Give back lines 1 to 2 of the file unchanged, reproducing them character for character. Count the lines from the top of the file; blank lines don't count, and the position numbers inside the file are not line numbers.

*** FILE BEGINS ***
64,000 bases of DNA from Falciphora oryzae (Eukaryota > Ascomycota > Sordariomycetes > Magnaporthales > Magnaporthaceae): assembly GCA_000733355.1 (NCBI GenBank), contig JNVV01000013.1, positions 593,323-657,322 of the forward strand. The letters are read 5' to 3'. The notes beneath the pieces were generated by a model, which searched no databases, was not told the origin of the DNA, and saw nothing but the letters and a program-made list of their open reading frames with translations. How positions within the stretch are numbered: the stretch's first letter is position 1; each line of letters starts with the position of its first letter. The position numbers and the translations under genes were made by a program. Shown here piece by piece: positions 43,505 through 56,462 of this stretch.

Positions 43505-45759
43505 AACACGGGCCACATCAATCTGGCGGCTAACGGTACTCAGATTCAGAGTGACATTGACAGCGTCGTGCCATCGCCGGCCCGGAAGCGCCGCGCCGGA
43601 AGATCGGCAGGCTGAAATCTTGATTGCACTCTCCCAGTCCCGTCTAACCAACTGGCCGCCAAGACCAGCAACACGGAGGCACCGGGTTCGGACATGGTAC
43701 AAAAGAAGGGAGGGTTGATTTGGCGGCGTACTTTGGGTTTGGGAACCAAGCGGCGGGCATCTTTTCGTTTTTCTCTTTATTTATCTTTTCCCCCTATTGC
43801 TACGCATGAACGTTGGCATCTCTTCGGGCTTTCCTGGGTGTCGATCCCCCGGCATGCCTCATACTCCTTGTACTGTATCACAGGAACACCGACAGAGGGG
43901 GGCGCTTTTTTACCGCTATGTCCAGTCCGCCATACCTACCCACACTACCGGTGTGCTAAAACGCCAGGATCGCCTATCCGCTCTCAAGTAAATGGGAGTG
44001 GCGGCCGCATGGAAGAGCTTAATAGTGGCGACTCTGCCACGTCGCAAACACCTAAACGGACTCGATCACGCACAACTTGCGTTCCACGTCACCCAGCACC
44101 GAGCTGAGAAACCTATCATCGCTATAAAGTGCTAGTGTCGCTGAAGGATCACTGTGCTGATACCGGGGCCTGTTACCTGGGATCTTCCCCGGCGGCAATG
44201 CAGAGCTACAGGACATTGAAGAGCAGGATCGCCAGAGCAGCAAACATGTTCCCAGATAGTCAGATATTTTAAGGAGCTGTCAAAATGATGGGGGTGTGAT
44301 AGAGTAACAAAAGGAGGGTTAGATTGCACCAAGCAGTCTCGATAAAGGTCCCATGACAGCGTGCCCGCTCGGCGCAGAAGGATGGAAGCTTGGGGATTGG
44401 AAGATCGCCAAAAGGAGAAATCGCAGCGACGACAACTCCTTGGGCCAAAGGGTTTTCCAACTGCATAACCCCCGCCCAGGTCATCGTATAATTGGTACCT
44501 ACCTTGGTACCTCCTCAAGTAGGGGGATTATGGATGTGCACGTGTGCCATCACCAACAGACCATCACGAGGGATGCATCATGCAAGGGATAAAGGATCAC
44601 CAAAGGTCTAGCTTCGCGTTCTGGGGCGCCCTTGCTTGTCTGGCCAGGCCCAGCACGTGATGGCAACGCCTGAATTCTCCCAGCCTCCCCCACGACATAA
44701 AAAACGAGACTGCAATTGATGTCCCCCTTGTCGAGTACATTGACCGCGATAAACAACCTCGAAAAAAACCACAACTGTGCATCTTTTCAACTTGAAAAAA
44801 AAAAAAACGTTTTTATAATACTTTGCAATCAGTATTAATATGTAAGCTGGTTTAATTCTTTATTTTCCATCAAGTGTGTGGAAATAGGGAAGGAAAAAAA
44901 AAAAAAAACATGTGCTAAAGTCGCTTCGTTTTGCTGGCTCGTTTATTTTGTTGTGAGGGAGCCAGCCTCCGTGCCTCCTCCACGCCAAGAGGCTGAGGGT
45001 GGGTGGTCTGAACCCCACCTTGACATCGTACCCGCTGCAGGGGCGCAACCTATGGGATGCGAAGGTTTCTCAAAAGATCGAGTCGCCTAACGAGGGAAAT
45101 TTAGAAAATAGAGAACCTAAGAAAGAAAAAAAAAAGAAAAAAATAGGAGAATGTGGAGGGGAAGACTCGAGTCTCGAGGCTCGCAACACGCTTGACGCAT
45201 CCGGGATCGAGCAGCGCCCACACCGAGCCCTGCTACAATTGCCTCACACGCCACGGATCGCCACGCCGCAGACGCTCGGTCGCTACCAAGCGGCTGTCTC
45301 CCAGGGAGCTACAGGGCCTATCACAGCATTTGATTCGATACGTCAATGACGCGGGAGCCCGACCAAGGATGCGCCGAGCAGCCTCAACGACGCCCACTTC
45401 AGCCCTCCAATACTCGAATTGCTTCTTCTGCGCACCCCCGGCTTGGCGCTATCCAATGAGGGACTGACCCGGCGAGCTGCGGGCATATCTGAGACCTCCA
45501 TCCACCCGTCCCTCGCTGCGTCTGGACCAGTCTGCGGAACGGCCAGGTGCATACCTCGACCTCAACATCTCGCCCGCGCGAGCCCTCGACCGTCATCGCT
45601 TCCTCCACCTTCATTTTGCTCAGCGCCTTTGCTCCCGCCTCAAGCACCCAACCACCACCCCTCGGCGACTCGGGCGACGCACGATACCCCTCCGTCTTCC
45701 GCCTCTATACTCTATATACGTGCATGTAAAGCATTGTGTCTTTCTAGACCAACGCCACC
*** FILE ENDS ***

64,000 bases of DNA from Falciphora oryzae (Eukaryota > Ascomycota > Sordariomycetes > Magnaporthales > Magnaporthaceae): assembly GCA_000733355.1 (NCBI GenBank), contig JNVV01000013.1, positions 593,323-657,322 of the forward strand. The letters are read 5' to 3'. The notes beneath the pieces were generated by a model, which searched no databases, was not told the origin of the DNA, and saw nothing but the letters and a program-made list of their open reading frames with translations. How positions within the stretch are numbered: the stretch's first letter is position 1; each line of letters starts with the position of its first letter. The position numbers and the translations under genes were made by a program. Shown here piece by piece: positions 43,505 through 56,462 of this stretch.

Positions 43505-45759